Creature vs. Creature: Roger Federer's Experience Will Be the Key

Rajat JainSenior Analyst IJanuary 30, 2010

MELBOURNE, AUSTRALIA - JANUARY 29:  Roger Federer of Switzerland celebrates winning a point in his semifinal match against Jo-Wilfried Tsonga of France during day twelve of the 2010 Australian Open at Melbourne Park on January 29, 2010 in Melbourne, Australia.  (Photo by Joe Castro-Pool/Getty Images)
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The Build Up

It is showtime. Roger Federer and Andy Murray will be squaring off against each other at the Rod Laver Arena—one of the biggest theatres for tennis—for the Australian Open Championship.

The stage is set for the final, and I mean this literally for I cannot find a Slam since Wimbledon ‘08 that had a better lead up to its final.

Both players are equally fit and without any nagging injuries, they are in red-hot form, and have had enough rest (after Federer’s quick drubbing over Jo-Wilfried Tsonga effectively ruled out any advantage that Murray had with an extra day off).

Conditions aside, both have enough shared history between them. Roger thinks that the match is always on his racket while playing the Scot; Andy thinks that Federer ought to respect him more since he is probably the only player apart from Rafael Nadal to boast a winning head-to-head record against the Swiss (6-4 all-time).

If anything, this match will set the record straight for one of these players—“I told you so.”

This piece argues in favor of the Swiss Maestro, while antiMatter shares his thoughts on the Scottish Sensation.


Roger Federer Wins If...

Federer will be a great teacher on lessons about how to peak during a major, and his semifinal performance after a lackluster week (by his lofty standards) will be enough proof of the same.

The one thing that stood out in those 88 minutes was Federer’s movement. It was the best I had seen him move since his blitzkrieg in Cincinnati last year.

He will have to rely a lot on his movement against a man who lives and dies by making his opponent dance, in Federer’s case, irritate.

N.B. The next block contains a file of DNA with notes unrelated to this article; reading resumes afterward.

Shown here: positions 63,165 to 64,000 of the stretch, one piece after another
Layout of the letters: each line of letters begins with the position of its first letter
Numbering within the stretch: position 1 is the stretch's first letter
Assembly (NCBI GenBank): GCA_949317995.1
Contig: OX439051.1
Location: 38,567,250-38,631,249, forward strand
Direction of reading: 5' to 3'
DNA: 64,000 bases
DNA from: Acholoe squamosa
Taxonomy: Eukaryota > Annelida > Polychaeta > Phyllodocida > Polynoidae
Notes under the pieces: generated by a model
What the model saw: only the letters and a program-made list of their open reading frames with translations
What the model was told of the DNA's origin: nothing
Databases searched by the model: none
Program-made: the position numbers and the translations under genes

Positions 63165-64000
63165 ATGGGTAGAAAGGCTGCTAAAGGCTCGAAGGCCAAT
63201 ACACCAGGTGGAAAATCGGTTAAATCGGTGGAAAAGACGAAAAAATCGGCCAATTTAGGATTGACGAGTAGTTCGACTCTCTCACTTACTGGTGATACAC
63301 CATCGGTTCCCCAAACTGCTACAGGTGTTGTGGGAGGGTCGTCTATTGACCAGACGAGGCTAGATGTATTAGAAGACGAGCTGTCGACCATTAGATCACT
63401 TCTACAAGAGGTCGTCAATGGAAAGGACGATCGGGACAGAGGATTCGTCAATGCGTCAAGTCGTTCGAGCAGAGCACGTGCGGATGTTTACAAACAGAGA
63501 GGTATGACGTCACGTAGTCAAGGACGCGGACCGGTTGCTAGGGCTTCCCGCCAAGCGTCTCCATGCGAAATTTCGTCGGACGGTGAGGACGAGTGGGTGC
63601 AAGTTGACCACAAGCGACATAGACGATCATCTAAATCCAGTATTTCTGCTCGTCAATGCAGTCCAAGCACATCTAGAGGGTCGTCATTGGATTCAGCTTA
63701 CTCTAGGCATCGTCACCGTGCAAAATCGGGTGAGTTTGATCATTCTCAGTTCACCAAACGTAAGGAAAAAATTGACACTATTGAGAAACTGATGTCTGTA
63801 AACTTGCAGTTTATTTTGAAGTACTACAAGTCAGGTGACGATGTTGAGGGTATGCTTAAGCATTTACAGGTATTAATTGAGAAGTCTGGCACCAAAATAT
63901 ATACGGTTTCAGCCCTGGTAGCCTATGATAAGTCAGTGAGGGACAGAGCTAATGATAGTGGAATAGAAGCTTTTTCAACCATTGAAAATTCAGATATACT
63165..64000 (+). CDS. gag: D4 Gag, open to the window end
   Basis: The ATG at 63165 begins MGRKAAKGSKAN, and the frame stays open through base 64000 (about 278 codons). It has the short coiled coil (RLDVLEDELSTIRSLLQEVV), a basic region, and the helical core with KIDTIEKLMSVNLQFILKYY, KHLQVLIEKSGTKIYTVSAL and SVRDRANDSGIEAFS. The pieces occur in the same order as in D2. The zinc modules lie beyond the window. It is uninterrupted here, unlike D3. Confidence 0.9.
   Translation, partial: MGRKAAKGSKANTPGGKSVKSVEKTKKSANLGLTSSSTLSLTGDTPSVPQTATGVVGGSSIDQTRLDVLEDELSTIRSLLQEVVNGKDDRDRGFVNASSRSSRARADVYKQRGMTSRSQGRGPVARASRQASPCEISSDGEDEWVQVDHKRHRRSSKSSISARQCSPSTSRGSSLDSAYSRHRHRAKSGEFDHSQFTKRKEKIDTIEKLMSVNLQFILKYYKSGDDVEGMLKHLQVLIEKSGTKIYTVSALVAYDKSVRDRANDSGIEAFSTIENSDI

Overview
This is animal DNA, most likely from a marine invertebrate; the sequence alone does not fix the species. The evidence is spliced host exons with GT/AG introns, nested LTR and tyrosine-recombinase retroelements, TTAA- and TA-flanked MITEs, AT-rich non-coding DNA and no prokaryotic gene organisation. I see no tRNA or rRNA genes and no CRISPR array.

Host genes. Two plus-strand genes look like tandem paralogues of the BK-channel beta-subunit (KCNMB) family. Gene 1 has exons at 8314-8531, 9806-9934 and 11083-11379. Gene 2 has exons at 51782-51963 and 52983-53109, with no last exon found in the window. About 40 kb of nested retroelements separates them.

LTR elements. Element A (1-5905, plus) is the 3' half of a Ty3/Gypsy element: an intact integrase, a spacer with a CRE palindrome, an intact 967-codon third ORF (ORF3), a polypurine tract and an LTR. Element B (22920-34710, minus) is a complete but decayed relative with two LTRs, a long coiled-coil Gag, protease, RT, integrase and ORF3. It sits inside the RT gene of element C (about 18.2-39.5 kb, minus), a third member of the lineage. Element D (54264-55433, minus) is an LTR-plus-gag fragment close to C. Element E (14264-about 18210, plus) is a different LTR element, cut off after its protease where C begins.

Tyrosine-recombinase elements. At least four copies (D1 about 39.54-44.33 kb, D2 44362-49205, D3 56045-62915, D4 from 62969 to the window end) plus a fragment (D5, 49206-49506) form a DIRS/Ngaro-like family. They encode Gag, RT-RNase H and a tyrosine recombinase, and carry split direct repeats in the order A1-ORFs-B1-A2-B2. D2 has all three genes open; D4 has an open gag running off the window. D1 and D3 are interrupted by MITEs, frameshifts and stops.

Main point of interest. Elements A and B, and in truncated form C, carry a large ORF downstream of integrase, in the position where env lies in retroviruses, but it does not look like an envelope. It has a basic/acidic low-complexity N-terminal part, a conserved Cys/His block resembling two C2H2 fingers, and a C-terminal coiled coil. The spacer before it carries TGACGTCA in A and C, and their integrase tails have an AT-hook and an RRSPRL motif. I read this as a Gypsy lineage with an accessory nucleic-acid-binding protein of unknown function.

But if their last two meetings at Cincinnati and London were any indications, Federer has found the right balance between surviving the rallies and being an aggressor. If he continues to do that, he will easily dominate the Scot.

But it will be of utmost importance for Federer to win that opening set. He is one of the best front runners in the game and holds a staggering 171 wins out 176 matches when he won the first set.

Expect Federer to come out all guns blazing in the final, something similar to what he did against Murray in New York.


Roger Federer Loses If...

At six months over 28, Federer is not exactly the same player he was three years ago. He hits his troughs and peaks during the same tournament, and sometimes during the same match!

It was not fatal against both Andreev and Nikolay Davydenko, but Murray comes with a different mindset than the two Russians, and he will seriously come back to him as soon as he senses that the level has dropped.

His match against Marin Cilic is a great example.

Apart from the consistency, it is really hard to argue against what Federer usually says about the match being on his racket while facing Murray.



The night court at the Laver Arena will cool down the temperature, and the colder and slower conditions will favor Murray.

Federer’s experience at a Slam, his survival and stamina over five long sets, and the stamina required to win will be a huge advantage for Federer.



Technicalities do not matter with prediction, and this is no different. But I have go with Federer’s experience of playing 20 more major finals than Murray to prevail over the raw enthusiasm and heavy burden of carrying a nation’s hopes.

An epic five-set match will be awesome, but Federer might just need only four to finish of his first Grand Slam victory as a parent.